According to Patrick Fair, partner at Baker & McKenzie, driverless cars will force regulators and lawyers to adapt.
“The issues that driverless cars raise for the regulators are far more complex than the kinds of issues that are currently dealt with in regulation,” Mr Fair said.
“You’ve got coordination between state and federal law, you’ve got basic challenges regarding the kind of standards that will apply to this new technology and how those standards will be regulated, and then at the core of it, the one thing that keeps coming up no matter who you ask is: what about the laws that say the driver is a person?
“When the driver is a robot, how do you regulate that? What rules should apply when you’re at some stage of creating driverless cars and you’ve got some autonomy but [also] some driver control? These things are very complex and the rules about how they’re going to work have not been formulated properly.”
Mr Fair said self-driving cars are expected to be on Australian roads by 2019, with driverless vehicles accounting for approximately 25 per cent of passenger vehicles by 2030. He also noted that Uber CEO Travis Kalanick expects the company’s fleet to be driverless by 2030.
Mr Fair said there are significant legal challenges associated with the crossover period, when drivers and driverless cars will be sharing the roads.
“Everybody is talking about a five-step standard that exists for one of the international standards bodies, and at step one there’s driver control and at step five there’s robotic control, and in between there are the various stages of responsibility passing between the driver and the robot,” he said.
“So the question becomes, when do you make one responsible? And when is it reasonable to say that the driver is still in control of the car when in fact it’s the robot that’s got most of the responsibility for steering and management?
“Also, it depends a lot on what the robots are capable of doing and whether or not the driver has been trained properly to understand when he should turn it off and when he should take control and when the circumstances are not appropriate for the robot.”
Furthermore, Mr Fair commented on the National Transport Commission’s recent call for national leadership on the future of driverless cars.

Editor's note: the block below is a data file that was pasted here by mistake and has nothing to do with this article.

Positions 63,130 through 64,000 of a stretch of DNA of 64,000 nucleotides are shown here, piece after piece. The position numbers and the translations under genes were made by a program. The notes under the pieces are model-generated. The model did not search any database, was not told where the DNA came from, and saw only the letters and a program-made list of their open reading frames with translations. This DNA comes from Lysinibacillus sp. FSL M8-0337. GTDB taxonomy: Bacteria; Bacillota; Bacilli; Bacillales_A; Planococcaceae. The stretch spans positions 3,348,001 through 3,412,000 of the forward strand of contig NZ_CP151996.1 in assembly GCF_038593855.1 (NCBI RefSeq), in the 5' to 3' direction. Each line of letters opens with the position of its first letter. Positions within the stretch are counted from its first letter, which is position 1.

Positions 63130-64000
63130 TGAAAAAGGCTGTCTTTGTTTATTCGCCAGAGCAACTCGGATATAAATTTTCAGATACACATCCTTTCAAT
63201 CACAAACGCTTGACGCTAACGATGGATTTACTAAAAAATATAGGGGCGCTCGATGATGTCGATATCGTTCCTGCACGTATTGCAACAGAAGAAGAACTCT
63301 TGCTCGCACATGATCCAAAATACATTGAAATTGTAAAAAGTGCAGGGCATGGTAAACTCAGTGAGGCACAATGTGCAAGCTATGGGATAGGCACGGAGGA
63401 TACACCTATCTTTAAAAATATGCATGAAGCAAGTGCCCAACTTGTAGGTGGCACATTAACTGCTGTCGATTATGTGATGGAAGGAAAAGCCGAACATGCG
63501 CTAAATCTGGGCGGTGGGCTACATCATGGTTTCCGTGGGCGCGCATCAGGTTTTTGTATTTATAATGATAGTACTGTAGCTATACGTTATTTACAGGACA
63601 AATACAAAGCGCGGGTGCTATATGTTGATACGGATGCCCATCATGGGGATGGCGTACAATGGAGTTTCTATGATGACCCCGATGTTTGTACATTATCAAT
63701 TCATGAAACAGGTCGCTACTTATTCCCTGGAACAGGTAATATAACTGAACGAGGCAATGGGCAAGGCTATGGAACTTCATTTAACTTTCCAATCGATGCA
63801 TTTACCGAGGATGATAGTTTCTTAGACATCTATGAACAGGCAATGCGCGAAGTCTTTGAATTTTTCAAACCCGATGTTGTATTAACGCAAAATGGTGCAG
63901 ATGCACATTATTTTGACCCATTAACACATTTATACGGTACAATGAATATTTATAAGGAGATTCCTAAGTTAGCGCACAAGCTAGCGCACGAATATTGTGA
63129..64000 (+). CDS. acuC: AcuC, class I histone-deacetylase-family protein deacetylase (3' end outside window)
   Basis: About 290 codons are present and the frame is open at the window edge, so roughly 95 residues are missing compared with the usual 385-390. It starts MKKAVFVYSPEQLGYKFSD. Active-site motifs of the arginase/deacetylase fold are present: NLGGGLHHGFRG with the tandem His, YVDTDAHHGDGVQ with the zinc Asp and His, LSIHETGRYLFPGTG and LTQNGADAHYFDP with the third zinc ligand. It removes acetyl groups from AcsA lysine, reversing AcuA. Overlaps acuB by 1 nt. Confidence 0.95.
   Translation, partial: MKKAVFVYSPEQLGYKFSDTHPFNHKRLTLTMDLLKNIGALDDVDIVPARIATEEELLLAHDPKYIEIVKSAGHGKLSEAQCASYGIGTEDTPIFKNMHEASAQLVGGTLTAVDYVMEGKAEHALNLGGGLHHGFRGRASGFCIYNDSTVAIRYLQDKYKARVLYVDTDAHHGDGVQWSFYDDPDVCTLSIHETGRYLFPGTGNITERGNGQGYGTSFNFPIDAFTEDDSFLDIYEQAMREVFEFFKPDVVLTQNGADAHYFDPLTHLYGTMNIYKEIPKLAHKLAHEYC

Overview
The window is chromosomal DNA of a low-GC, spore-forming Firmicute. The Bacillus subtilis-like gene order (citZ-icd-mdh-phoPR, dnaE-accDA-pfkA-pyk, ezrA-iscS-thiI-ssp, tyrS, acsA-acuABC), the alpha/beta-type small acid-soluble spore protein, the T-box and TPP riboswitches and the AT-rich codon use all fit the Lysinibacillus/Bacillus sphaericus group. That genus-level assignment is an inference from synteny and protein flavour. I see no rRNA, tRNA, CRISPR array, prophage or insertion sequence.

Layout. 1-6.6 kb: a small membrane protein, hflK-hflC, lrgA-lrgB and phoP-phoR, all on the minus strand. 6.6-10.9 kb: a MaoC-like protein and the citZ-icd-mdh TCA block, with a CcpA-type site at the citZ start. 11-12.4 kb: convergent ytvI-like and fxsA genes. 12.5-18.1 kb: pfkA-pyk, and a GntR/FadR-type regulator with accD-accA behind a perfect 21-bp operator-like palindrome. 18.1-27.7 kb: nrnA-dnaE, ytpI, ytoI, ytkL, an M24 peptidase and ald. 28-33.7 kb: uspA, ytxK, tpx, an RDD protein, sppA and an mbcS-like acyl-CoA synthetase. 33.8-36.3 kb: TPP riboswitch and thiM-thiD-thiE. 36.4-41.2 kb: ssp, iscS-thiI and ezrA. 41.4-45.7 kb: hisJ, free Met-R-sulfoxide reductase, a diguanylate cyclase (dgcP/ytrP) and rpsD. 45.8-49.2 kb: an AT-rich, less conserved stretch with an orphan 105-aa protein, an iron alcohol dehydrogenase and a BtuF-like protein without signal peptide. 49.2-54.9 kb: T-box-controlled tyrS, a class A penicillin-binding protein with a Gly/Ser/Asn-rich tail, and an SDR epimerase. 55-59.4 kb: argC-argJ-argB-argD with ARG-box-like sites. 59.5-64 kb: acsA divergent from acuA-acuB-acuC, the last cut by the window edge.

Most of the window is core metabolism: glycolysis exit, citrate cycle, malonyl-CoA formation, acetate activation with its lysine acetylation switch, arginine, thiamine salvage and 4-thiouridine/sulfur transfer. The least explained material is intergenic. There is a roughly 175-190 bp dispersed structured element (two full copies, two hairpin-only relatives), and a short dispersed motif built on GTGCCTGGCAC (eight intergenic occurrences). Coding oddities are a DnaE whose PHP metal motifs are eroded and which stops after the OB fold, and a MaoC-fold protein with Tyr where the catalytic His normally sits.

“If you go across Australia and you look at the different guidelines that are in place, the South Australians have made provisions for trialling on the highway and they want to be accommodating to driverless cars. The Victorians have adopted the UK guidelines on testing driverless cars,” he said.
“I think the standard should really look like the standard that the US government has just proposed. In particular, it needs to address some of the complexities as to how data is going to be shared on trials, how data about the cars’ passengers is going to be protected and what options passengers will have.”
Mr Fair noted the standard also needs to answer ethical questions in the event of a crash.
“Does [the car] protect the driver or does it protect the people in other cars or on the sidewalk? How does it make that evaluation? ... How does the vehicle talk to people that are outside the car? If you’ve got humans that are driving other vehicles, what are the signals that the automated vehicle would make so that people on the footpath and other people know what the car is doing?” he asked.
“There’s another piece about how these vehicles are treated after an accident and if they’re allowed to go back on the road. Have they certified all the sophisticated sensors and automation elements before they let it back into the public?
“So there’s a whole lot to put out there but it would be great if all of the state governments and the federal government were approaching these questions in the same way and were coming up with a common standard for development of this in Australia.”
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